New York Daily News
Call to strike out ‘Citi’
Jumaane: Mets should scrub stadium name over oil investments
Mets-boosting Public Advocate Jumaane Williams is joining a coalition of local environmental activists in calling on the baseball team’s owner to rename Citi Field over climate change concerns.
The Queens ballpark’s name comes from Citibank, which has held a contract with the Mets for the naming rights since 2008. Williams told the Daily News on Friday that Mets owner Steven Cohen should scrap that contract and give the stadium another name because of the bank’s significant investments in the fossil fuel industry.
“New Yorkers know I bleed blue and orange — the Mets represent an incredible spirit, history and institution, and are a tremendous value to New Yorkers,” Williams said. “The practices of Citibank, though, don’t represent the values of the Mets or of our city, and we must demand better. If Citi refuses to end its toxic relationship with the fossil fuel industry, the Mets should end their partnership with Citi.”
Williams, a progressive Democrat, plans to hold a Tuesday press conference in City Hall Park to formally call on Cohen to make the switch. Joining Williams for the event will be representatives from a number of local environmental groups, including New York Communities for Change, Climate Organizing Hub, Climate Families NYC, 350 NYC and Sunrise Movement NYC.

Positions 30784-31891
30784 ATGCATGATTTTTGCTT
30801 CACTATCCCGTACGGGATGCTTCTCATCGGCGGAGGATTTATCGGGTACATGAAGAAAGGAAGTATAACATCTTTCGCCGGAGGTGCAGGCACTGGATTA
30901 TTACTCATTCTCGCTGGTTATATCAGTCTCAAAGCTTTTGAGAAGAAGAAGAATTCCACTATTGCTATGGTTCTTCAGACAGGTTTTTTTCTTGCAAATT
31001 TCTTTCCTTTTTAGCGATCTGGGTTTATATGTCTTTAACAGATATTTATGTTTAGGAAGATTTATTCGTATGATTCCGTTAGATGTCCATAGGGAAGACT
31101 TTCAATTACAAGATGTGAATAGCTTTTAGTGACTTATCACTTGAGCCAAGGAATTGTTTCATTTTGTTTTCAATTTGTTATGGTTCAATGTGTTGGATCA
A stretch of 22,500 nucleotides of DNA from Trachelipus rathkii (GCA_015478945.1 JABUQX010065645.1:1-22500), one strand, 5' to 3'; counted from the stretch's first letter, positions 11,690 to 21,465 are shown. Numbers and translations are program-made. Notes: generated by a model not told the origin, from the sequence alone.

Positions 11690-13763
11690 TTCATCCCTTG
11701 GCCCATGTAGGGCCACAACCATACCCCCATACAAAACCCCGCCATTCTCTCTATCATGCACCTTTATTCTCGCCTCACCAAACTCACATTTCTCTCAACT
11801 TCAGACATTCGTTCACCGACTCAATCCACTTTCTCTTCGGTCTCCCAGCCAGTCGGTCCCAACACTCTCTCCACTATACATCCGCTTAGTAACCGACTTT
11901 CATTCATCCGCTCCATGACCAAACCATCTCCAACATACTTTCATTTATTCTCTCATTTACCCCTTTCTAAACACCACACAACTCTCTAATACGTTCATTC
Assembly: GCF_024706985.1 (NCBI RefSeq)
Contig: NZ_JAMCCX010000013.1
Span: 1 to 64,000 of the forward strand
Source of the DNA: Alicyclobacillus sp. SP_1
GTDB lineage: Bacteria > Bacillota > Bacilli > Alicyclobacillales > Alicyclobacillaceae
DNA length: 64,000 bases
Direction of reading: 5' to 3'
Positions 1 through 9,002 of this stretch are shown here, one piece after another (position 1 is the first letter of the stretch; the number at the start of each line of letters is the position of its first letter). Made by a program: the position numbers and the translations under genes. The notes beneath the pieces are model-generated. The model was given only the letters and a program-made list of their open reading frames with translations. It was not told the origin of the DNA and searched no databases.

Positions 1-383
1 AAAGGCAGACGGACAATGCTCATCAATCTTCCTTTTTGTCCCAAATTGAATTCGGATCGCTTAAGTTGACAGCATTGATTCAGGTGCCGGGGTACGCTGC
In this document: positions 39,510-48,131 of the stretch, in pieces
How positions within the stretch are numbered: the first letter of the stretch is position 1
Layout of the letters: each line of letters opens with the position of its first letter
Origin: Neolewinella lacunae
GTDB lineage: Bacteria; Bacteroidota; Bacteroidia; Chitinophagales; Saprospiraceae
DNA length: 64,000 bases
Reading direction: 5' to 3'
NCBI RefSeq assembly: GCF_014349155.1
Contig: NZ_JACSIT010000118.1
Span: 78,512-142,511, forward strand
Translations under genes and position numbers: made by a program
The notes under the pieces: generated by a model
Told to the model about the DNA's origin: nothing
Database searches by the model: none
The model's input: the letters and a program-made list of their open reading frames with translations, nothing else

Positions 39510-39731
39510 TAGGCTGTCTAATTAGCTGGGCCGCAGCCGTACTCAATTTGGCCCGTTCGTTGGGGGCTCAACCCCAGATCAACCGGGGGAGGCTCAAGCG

Lucas Sanchez, co-executive director of New York Communities for Change, said he has been a “diehard Mets fan” all his life, but that he’s long struggled with the Citi Field name.
“I can’t teach my kids to love the Mets if I’m also teaching them about climate change,” said Sanchez, whose kids are 7, 9 and 13. “The Mets are contributing to polluting the planet by partnering with Citi.”
Williams did not offer a suggestion for what to call the stadium instead of Citi Field.
Sanchez, though, urged the Mets to dub it Shea Stadium, the name of the Mets ballpark that was demolished in 2009 to make room for Citi Field.
“In my heart, the Mets will always play at Shea Stadium,” he said. “And I think every Met fan would agree with me.”
Reps for the Mets did not return requests for comment last week.
A spokeswoman for Citi argued the bank “recognizes the importance of transitioning to a low-carbon economy,” citing its pledge to invest $1 trillion in green energy and other climate solutions by 2030.
“Our approach reflects the need to transition while also continuing to meet global energy needs,” the spokeswoman, Katie Doshi, said. “We look forward to continuing the strong relationship we have with the Mets and Citi Field.”
According to a data compiled by the climate groups, Citi invested $285 billion with fossil fuel companies between 2016 and 2021, including companies like ExxonMobil, BP and Saudi Aramco. The bank has drawn activists’ ire over its refusal to stop financing new fossil fuel projects.
In the meantime, the Mets have made a killing off the naming rights deal with Citi.
Under the original contract, Citi was supposed to cough up $20 million per year to the Mets for the rights. The contract has a 20-year term, meaning the Mets should rake in a grand total of $400 million by the 2028 expiration.
Though the expiration date is five years away, Williams and the advocates said Cohen should scrap the contract right away.
“We can aim to both win the World Series and protect the world’s climate at the same time,” Williams said.